The ADR competitive landscape currently consists of an eclectic mix of companies. As this market has evolved over the years, it has attracted different players from the manufacturing, IT, and energy management service industries. However, it has not yet become very crowded; only a few dozen players are actively pursuing ADR opportunities today.

According to Pike Research, the strongest competitors in the building automation and control system equipment space include Honeywell, Siemens, Johnson Controls Inc., Schneider Electric, REGEN Energy and Cypress Envirosystems. In the IT space, the competitive landscape is not yet led by any particular vendor, the report notes. Siemens, Echelon, Constellation Energy, Powerit Solutions and Vedero Software are all vying for leadership in the ADR market.

There are also emerging players on the horizon. Major retail chain stores, energy management and data analytics service companies, and global manufacturers are entering the space. For example, Best Buy recently teamed up with Constellation Energy to sell energy services in its stores. Also, Pike Research says France-based Alstom could become a force to reckon with in the ADR market. Its 2011 acquisition of Utility Integration Solutions, the software developer of OpenADR, could catapult the company on to the ADR market, the report adds.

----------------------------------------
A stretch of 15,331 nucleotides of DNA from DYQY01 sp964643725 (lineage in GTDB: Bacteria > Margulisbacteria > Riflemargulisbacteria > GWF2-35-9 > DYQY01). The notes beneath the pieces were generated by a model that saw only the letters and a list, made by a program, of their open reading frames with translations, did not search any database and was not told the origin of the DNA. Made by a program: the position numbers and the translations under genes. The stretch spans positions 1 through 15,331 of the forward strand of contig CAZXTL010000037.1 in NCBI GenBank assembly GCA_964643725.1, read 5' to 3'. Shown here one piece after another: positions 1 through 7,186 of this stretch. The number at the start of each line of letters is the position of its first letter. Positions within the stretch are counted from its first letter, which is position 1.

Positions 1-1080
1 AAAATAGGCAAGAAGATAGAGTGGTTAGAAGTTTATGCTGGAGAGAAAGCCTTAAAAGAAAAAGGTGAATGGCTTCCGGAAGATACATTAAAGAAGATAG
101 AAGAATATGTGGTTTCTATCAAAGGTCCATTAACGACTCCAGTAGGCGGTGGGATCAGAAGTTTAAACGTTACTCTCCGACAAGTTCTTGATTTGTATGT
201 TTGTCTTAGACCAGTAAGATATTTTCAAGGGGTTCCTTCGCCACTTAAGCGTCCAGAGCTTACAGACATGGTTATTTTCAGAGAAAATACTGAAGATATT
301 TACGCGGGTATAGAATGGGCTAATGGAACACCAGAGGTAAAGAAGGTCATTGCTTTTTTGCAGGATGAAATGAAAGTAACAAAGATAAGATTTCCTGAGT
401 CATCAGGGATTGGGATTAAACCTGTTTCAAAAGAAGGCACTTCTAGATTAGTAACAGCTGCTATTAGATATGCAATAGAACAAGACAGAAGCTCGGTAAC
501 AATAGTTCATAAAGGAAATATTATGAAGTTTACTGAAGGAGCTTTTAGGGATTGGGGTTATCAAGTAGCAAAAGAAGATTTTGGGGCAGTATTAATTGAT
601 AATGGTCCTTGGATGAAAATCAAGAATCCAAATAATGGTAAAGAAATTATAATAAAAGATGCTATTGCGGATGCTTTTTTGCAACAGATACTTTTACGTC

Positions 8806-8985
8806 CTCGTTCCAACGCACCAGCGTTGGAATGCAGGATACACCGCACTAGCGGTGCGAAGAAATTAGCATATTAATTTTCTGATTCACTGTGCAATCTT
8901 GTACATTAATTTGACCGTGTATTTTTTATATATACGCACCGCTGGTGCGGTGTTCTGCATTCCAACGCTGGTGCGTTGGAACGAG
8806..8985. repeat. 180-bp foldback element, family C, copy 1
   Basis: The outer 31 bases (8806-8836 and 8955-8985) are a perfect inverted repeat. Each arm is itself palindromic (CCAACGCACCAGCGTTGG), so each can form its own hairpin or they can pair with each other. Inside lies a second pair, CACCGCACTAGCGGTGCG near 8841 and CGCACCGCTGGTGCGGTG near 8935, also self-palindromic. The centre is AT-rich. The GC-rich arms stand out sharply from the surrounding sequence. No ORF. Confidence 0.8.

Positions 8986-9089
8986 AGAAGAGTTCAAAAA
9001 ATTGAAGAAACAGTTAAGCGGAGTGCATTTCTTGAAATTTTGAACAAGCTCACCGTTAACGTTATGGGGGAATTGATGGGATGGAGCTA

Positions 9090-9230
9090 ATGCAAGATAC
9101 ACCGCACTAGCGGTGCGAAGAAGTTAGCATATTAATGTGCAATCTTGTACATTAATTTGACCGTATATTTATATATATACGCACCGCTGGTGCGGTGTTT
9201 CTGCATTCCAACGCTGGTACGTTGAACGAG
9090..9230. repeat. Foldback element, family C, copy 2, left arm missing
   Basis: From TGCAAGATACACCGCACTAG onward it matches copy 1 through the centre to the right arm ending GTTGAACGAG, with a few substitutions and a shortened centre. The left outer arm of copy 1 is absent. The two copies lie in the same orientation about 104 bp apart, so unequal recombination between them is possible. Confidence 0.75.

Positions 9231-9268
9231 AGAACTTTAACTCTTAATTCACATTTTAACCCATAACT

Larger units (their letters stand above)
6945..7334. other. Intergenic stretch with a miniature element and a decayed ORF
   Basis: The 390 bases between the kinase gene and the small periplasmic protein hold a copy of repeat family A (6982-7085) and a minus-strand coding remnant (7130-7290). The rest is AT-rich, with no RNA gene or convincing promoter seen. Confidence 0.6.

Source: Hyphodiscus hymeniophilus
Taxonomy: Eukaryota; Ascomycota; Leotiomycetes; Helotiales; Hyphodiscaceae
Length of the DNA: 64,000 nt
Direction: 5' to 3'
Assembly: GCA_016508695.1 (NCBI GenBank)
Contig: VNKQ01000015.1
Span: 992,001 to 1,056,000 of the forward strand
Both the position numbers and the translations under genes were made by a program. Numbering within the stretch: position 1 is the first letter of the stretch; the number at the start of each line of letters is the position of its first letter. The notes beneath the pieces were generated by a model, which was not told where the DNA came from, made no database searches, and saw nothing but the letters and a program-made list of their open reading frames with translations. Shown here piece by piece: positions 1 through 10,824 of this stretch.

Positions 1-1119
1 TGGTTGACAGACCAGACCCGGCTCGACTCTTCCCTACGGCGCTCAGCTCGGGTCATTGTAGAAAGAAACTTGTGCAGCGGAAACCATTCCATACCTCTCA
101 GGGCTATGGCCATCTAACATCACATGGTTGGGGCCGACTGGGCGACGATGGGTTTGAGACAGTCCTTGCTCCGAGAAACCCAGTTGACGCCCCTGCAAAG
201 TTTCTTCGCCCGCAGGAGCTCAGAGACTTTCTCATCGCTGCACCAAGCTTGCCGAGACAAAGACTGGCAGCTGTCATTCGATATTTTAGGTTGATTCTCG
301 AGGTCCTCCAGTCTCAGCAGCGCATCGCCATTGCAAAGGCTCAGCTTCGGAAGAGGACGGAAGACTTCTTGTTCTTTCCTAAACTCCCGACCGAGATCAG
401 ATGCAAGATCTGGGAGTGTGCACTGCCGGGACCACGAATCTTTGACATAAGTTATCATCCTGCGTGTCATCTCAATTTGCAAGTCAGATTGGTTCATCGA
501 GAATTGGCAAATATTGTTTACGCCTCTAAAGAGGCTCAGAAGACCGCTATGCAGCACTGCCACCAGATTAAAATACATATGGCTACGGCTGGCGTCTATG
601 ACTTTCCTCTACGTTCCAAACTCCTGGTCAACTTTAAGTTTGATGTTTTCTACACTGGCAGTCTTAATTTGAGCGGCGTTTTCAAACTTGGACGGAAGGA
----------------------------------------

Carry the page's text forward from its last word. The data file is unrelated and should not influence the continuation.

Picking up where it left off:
Companies realize that it requires a complete portfolio of hardware, software and service offerings to become a major leader in the ADR market. However, because most vendors do not have the capability to address all of a customer’s diverse ADR technology and service needs, they will seek to build a partner ecosystem to supplement their portfolio with different offerings.

In the future, Pike Research expects to see a growing number of alliances and partnerships in the ADR marketplace between an eclectic mix of technology vendors, energy service providers, manufacturers of building automation and control systems, and major retail chain stores.

For more information on Pike Research’s report, click here.